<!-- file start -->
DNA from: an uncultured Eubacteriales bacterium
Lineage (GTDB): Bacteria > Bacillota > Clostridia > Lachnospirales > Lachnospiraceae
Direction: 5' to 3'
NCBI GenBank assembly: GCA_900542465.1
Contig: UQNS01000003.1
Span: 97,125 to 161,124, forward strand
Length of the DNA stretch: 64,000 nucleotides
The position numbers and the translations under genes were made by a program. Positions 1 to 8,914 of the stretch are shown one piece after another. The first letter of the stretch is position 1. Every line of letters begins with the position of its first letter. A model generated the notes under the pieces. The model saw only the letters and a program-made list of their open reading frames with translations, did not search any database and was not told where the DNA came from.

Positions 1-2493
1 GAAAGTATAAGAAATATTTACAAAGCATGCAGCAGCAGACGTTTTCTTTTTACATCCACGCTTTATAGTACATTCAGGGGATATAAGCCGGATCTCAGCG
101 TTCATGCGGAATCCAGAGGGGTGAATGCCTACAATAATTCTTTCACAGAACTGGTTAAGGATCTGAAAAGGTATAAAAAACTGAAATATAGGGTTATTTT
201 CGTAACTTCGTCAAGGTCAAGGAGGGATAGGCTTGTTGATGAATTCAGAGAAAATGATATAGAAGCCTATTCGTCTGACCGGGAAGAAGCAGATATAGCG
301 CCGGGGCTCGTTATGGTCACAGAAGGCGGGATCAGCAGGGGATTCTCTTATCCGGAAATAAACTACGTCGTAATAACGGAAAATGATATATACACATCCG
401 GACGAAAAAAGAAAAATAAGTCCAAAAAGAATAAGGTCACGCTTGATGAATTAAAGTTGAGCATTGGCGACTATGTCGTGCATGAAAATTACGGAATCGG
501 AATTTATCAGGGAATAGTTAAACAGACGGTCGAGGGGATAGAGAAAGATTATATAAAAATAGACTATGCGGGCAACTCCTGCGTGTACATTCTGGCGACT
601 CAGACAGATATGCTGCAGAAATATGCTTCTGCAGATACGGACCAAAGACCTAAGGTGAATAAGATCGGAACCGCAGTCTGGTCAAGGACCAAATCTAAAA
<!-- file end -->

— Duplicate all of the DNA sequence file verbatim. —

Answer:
DNA from: an uncultured Eubacteriales bacterium
Lineage (GTDB): Bacteria > Bacillota > Clostridia > Lachnospirales > Lachnospiraceae
Direction: 5' to 3'
NCBI GenBank assembly: GCA_900542465.1
Contig: UQNS01000003.1
Span: 97,125 to 161,124, forward strand
Length of the DNA stretch: 64,000 nucleotides
The position numbers and the translations under genes were made by a program. Positions 1 to 8,914 of the stretch are shown one piece after another. The first letter of the stretch is position 1. Every line of letters begins with the position of its first letter. A model generated the notes under the pieces. The model saw only the letters and a program-made list of their open reading frames with translations, did not search any database and was not told where the DNA came from.

Positions 1-2493
1 GAAAGTATAAGAAATATTTACAAAGCATGCAGCAGCAGACGTTTTCTTTTTACATCCACGCTTTATAGTACATTCAGGGGATATAAGCCGGATCTCAGCG
101 TTCATGCGGAATCCAGAGGGGTGAATGCCTACAATAATTCTTTCACAGAACTGGTTAAGGATCTGAAAAGGTATAAAAAACTGAAATATAGGGTTATTTT
201 CGTAACTTCGTCAAGGTCAAGGAGGGATAGGCTTGTTGATGAATTCAGAGAAAATGATATAGAAGCCTATTCGTCTGACCGGGAAGAAGCAGATATAGCG
301 CCGGGGCTCGTTATGGTCACAGAAGGCGGGATCAGCAGGGGATTCTCTTATCCGGAAATAAACTACGTCGTAATAACGGAAAATGATATATACACATCCG
401 GACGAAAAAAGAAAAATAAGTCCAAAAAGAATAAGGTCACGCTTGATGAATTAAAGTTGAGCATTGGCGACTATGTCGTGCATGAAAATTACGGAATCGG
501 AATTTATCAGGGAATAGTTAAACAGACGGTCGAGGGGATAGAGAAAGATTATATAAAAATAGACTATGCGGGCAACTCCTGCGTGTACATTCTGGCGACT
601 CAGACAGATATGCTGCAGAAATATGCTTCTGCAGATACGGACCAAAGACCTAAGGTGAATAAGATCGGAACCGCAGTCTGGTCAAGGACCAAATCTAAAA